Sometimes I get sick of hearing about the ‘good ol’ days’– when homes were affordable, people were friendlier, milk tasted like milk (as opposed to some whitish water)— and how life may have been a little bit better?
Certainly, I’m not one to bicker about they way things were and how tough everything is now, but I certainly have developed a respect for both traditions and learning how to do things fundamentally correctly– without the addition of all the new gizmo’s that alway’s promise to improve on the way things were done yesterday.
I began having a hankering for nostalgia after I read an article a colleague emailed me from England, “Why in the 21st century, are NHS patients dying in agony from bedsores?” The article readily references a new book on the British healthcare system, by Michael Mandelstam, “How We Treat The Sick: Neglect And Abuse In Our Health Services.”
Reading though the article and book references within the article, it appears that both authors blame modern developments in our healthcare system for the systematic increases in bedsores and other medical complications that are acquired by patients during their admissions to hospitals and nursing homes.
In particular, the writers cite the lack of continuity of care from all types of hospital staff, nurses, orderlies, and doctors as one of the main reasons we are seeing the modern day bedsore epidemic at many medical facilities.
In the good ol days, nurses and doctors were assigned particular patients whom they typically cared for during their entire admission or stay. While caring for the same patients day-in and day-out must have help ease patient nerves, it also encouraged the staff to care for patients with a sense of pride! After all, would anyone want their professionalism questioned when a patient developed a bedsore– due to their inattentive care?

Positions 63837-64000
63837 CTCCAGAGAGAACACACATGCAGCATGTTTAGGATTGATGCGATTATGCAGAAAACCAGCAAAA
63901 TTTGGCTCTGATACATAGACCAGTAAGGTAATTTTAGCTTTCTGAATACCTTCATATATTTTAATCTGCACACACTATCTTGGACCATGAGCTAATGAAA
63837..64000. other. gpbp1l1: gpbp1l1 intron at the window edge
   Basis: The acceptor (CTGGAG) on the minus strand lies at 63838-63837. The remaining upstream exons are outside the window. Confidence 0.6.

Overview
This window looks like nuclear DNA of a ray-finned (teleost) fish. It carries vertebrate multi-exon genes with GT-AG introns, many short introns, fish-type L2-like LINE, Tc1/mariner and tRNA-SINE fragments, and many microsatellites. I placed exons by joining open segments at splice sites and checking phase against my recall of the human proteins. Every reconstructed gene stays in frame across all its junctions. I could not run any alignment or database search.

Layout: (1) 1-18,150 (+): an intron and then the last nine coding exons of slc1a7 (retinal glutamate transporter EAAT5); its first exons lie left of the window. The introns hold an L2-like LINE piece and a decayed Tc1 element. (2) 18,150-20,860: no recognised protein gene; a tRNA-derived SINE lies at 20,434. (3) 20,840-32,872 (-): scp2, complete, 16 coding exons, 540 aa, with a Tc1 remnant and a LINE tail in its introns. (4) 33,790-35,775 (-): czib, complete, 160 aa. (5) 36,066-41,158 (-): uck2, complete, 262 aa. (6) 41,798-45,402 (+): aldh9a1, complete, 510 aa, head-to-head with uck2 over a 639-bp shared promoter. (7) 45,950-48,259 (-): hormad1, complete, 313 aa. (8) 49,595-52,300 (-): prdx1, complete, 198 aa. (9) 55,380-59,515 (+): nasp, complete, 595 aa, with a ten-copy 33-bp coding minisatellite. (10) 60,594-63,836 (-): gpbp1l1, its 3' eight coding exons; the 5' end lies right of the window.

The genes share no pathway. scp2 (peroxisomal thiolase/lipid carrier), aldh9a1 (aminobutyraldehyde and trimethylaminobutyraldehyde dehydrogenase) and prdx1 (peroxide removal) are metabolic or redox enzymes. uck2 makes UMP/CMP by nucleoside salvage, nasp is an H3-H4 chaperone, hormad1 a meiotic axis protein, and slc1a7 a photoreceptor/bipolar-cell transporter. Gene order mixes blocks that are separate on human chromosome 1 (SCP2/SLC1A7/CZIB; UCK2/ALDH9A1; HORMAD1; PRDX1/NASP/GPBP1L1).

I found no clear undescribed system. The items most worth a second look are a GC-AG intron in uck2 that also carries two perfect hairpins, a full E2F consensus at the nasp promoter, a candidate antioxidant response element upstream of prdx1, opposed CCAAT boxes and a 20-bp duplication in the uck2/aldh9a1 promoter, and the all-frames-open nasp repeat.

As Dr. Matin Scurr sums up the current situation:
I’ve written before about the lack of continuity of care as a result of destroying the ‘firm’– a paitent used to be assisnged to one firm (or team) of medics. The firm comprised one or two house offices (recently graduated doctors), the senior house officers, registrars and, at the top of the hierarchy, the consultant.
This firm ensured continuty of patient care. But the firm is no more. No patient care has become like a high-risk version of pass-the-parcel — patients are simply handled from doctor to doctor with notes in a folder and no one following them through.
I couldn’t agree more with Dr. Scurr’s assessment! Particularly as evidenced by the development of bedsores during hospitalization or nursing home stay, it is important to remember their development is really a sign of systematic neglect— as opposed to the inadequate care of a few caregivers.
While we may indeed see the development of other types hospital-acquired complications (medication errors, dropped patients, ect.) derive from a situation involving an individuals poor judgment, bedsores are really emblematic of systematic neglect. Even in the most fragile patients, bedsores– particularly advanced wounds (stage 4 bedsores) develop over periods of days and weeks.
When evaluated as a progressive condition, it usually becomes apparent that not only was the staff not doing their job in terms of bedsore prevention— but perhaps equally importantly– staff may not have been implementing the necessary medical treatments as the wound progressed.
I can only imagine that forcing a personal accountability issue medical staff would lead to situations where patient care would inherently improve– both out of the staff’s personal pride and perhaps– fear over personal responsibility over their visibly inadequate care. Indeed, perhaps its time we take a page from the past and acknowledge seemingly improved efficiencies doesn’t translate to better patient care.